The rapid growth of the pharmaceutical industry around the world has created many job opportunities and attracted a large number of young adults to choose a career in this field. Karla was one of these burgeoning professionals. In her home country of the Philippines, she earned her Bachelor of Science in Industrial Pharmacy, passed the Pharmacist Licensure Examination conducted by the Board of Pharmacy and became a Registered Pharmacist.
For six years, Karla worked as a hospital pharmacist, a role that involved dispensing prescriptions to patients. Her husband, a nurse, was employed at the same hospital.
Despite the fact that Karla and her husband had good jobs, they struggled financially, living paycheck to paycheck with little opportunity to save. They made the decision to apply for Canadian permanent residency in search of more opportunities and a better life. After completing the process, the couple arrived in Mississauga, Ontario, in 2012 with their two-and-a-half-year-old son.
“When I was in the Philippines, I researched how to apply and what exactly I needed to do to become a registered pharmacist in Canada,” says Karla. The first step in the licensure process was a document assessment, so she submitted the required paperwork to be evaluated by the Pharmacy Examining Board of Canada (PEBC) before leaving her country.
During her first six months in Canada, Karla didn’t work; her focus was taking care of her son. It was during this same period of time that Karla received PEBC’s approval, marking her readiness for step two in her licensing journey: The Evaluating Examination. Karla began studying while juggling motherhood.
In January 2013, Karla passed the Evaluating Examination and started volunteering as a pharmacist assistant. After three months of experience in the role – and due to her hard work – Karla was hired as a part-time pharmacist assistant. Soon after, she took on a second job for a similar position at another pharmacy.
Step three on the licensure process was writing the Qualifying Examination Part I, a Multiple Choice Question (MCQ) format assessment. “At my first attempt, I failed. So, I was required to enrol in the International Pharmacy Graduate (IPG) program at the University of Toronto (U of T),” recounts Karla.
Some time passed and Karla, before pursuing the program at U of T, attempted the Qualifying Examination Part I once again. This time, she passed it. However, because she had failed the exam the first time, it was still mandatory to enroll in the IPG program.
Since money was tight, Karla planned on taking a loan from a bank in order to afford her program. However, while researching financial support options on U of T’s website, she found a link to Windmill Microlending. She started her loan process right away.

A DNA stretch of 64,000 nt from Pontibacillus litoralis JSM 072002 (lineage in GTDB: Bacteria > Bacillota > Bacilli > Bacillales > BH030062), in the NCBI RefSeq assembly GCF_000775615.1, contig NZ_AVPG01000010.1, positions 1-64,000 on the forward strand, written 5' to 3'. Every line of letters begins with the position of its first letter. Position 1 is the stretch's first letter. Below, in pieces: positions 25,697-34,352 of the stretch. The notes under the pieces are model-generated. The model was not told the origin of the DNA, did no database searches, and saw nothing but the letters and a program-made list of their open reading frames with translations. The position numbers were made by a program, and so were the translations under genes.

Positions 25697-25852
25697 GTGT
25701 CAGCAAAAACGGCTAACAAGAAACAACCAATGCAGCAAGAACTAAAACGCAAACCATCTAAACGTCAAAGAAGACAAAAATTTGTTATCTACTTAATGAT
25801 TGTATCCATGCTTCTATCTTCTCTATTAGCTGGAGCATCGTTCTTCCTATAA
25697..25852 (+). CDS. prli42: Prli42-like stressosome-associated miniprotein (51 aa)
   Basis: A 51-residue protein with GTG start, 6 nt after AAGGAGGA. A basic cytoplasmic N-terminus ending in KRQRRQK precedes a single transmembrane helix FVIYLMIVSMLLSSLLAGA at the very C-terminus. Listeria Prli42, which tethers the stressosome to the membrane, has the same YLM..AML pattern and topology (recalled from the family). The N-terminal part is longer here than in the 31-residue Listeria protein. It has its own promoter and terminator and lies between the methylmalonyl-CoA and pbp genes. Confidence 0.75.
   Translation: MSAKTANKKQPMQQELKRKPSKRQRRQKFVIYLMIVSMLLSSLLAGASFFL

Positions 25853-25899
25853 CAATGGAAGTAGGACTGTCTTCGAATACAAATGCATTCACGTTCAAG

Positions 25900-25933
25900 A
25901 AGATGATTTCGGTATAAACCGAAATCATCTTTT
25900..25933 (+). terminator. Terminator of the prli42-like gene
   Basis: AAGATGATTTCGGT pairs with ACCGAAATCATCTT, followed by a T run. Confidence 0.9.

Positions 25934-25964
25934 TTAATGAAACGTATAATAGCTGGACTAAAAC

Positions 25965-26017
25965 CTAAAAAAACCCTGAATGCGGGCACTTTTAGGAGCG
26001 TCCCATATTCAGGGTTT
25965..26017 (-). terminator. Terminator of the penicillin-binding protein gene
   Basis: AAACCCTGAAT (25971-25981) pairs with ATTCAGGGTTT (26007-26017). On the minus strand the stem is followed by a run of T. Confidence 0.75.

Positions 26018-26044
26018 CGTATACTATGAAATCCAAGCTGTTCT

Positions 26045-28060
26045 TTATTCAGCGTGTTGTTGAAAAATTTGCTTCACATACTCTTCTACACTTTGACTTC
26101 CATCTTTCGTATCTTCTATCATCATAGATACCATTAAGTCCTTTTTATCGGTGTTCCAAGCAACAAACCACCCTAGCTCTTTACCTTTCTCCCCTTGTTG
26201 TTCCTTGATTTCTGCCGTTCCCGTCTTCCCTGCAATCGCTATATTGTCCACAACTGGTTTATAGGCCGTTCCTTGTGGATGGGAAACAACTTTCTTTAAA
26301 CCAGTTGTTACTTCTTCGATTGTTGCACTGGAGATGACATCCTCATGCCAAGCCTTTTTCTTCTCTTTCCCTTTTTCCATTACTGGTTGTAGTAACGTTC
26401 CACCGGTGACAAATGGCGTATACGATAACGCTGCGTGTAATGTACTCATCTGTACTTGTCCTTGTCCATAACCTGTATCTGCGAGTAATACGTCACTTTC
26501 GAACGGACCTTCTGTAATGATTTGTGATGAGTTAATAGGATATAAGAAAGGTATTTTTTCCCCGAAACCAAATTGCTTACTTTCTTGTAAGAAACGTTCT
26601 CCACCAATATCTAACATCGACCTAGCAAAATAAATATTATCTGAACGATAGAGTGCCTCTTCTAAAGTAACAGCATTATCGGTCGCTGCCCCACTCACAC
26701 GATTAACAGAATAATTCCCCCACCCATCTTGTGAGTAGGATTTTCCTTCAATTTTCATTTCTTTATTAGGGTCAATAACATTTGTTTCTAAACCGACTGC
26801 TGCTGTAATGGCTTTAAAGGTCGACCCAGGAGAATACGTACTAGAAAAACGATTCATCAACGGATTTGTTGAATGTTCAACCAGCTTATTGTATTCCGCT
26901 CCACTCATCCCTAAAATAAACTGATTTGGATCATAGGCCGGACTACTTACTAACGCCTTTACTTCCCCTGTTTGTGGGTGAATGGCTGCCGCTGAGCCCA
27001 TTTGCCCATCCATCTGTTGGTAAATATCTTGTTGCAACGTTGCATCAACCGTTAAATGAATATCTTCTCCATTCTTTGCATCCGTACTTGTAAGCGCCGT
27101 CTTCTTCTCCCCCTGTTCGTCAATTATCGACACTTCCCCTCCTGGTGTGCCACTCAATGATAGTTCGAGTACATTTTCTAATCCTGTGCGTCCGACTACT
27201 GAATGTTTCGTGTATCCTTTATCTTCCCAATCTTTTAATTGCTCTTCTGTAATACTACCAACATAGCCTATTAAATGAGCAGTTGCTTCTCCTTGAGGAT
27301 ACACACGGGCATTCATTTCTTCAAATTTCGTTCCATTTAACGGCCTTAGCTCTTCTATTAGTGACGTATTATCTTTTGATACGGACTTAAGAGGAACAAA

“It’s a good thing that I got approved by Windmill because my husband and I weren’t sure how we’d get the funds for licensing,” explains Karla. “I used the loan to partially pay for the U of T program and also to pay for my other exam fees.”
In 2015, one month after finishing the IPG program, Karla and her husband welcomed a new baby to their family, a daughter. A few months later, she attempted the Qualifying Examination Part II, the Objective Structured Clinical Examination (OSCE). “I failed my first attempt. To gain my confidence, I felt I needed to enroll in preparatory courses at PharmAchieve so that I could practice more. That helped me a lot. After I finished the program, I passed the exam,” says Karla.
The last step in Karla’s licensure process was completing a training program in a licensed pharmacy environment. In August 2016, after two years spent working as a part-time pharmacist assistant at two different pharmacies, Karla quit both jobs to concentrate for nine months on her full-time, unpaid studentship and internship.
After completing the training program, Karla received her license in May 2017. “Immediately after, I asked one of my previous employers if they needed a pharmacist, and fortunately, they did,” she says.
Almost three years later, Karla continues working at the same community pharmacy, a job that is commensurate with the one she held in the Philippines. “I feel very happy and grateful because I’m able to work as a pharmacist in Canada. Before it was just an impossible dream, but now, I’m living that dream,” says Karla.
For Karla, achieving professional success in Canada was possible, thanks to Windmill, but she gives her husband a lot of credit as well. “My husband helped me a lot. He said, ‘Study for the exam, take care of our child, and I’ll work.’ Then, during the [licensure] process, I wanted to work more to help him, and he said, ‘No, focus on your studies. It’s okay; I’ll work more so we can survive.’ And when I was pregnant and going to Toronto five days a week for six months to study, he said, ‘You can do it even though it’s hard. Don’t worry about the house. I’ll clean and take care of our son. Finish your studies.’”
To other immigrants, Karla gives this piece of advice: “Even if it seems impossible, and you face many struggles – financially, emotionally, physically – it is possible to get back into your profession with the help of your family and organizations like Windmill Microlending. It helped me a lot to achieve my dreams, and I feel really grateful.”